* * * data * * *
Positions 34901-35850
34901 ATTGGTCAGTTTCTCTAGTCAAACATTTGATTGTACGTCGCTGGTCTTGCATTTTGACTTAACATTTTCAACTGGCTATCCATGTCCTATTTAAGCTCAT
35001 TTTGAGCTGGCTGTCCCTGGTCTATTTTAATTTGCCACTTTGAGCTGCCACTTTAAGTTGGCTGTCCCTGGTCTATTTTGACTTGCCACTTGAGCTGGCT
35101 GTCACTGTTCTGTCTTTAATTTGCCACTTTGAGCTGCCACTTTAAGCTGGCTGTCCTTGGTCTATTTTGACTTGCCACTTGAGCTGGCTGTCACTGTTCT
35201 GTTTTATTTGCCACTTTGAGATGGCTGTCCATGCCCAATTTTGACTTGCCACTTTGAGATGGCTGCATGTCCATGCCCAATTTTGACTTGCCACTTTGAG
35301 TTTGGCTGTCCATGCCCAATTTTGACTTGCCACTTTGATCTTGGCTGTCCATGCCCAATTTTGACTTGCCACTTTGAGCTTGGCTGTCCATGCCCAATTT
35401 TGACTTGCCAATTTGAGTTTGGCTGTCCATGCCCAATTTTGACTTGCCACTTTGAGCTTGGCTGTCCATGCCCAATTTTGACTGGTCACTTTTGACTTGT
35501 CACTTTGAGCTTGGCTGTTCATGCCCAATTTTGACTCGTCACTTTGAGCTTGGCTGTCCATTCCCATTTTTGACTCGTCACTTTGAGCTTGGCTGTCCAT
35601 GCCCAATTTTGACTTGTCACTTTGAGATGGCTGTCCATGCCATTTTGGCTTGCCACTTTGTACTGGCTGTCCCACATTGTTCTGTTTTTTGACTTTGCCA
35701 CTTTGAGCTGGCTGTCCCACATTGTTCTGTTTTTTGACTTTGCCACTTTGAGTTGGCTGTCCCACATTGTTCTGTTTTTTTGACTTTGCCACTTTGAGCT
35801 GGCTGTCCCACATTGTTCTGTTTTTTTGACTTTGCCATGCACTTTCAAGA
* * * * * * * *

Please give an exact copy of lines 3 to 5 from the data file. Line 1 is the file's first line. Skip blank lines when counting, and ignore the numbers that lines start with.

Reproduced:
35001 TTTGAGCTGGCTGTCCCTGGTCTATTTTAATTTGCCACTTTGAGCTGCCACTTTAAGTTGGCTGTCCCTGGTCTATTTTGACTTGCCACTTGAGCTGGCT
35101 GTCACTGTTCTGTCTTTAATTTGCCACTTTGAGCTGCCACTTTAAGCTGGCTGTCCTTGGTCTATTTTGACTTGCCACTTGAGCTGGCTGTCACTGTTCT
35201 GTTTTATTTGCCACTTTGAGATGGCTGTCCATGCCCAATTTTGACTTGCCACTTTGAGATGGCTGCATGTCCATGCCCAATTTTGACTTGCCACTTTGAG